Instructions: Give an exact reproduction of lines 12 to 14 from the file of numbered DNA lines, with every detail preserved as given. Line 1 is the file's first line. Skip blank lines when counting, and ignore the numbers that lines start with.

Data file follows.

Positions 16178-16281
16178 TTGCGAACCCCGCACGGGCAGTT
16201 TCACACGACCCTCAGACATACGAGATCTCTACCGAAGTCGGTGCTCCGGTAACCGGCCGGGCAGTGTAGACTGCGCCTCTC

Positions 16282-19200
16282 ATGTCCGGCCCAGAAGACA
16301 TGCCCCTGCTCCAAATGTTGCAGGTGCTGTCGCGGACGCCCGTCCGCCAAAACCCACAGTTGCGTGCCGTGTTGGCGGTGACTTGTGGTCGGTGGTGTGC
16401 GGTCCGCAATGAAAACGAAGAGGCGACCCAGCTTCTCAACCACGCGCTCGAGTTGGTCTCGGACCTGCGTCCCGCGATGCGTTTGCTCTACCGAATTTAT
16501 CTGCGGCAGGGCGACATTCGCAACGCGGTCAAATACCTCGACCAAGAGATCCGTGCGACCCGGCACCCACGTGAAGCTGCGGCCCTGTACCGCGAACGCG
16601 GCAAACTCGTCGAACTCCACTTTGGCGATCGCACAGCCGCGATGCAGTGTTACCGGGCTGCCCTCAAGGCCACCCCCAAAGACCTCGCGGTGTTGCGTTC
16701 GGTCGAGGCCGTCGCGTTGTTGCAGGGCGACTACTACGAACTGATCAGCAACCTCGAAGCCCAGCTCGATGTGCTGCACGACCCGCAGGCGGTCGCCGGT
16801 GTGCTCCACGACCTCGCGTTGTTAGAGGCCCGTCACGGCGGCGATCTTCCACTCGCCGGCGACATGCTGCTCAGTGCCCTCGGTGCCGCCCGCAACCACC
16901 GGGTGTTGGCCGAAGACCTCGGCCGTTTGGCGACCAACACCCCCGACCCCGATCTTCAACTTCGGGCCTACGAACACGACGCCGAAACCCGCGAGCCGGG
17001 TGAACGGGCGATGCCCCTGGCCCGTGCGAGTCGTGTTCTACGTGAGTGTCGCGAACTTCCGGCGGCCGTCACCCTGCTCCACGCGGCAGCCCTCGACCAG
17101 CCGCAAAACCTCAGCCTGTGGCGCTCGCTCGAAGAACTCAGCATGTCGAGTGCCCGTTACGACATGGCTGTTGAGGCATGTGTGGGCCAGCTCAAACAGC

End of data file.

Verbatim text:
16901 GGGTGTTGGCCGAAGACCTCGGCCGTTTGGCGACCAACACCCCCGACCCCGATCTTCAACTTCGGGCCTACGAACACGACGCCGAAACCCGCGAGCCGGG
17001 TGAACGGGCGATGCCCCTGGCCCGTGCGAGTCGTGTTCTACGTGAGTGTCGCGAACTTCCGGCGGCCGTCACCCTGCTCCACGCGGCAGCCCTCGACCAG
17101 CCGCAAAACCTCAGCCTGTGGCGCTCGCTCGAAGAACTCAGCATGTCGAGTGCCCGTTACGACATGGCTGTTGAGGCATGTGTGGGCCAGCTCAAACAGC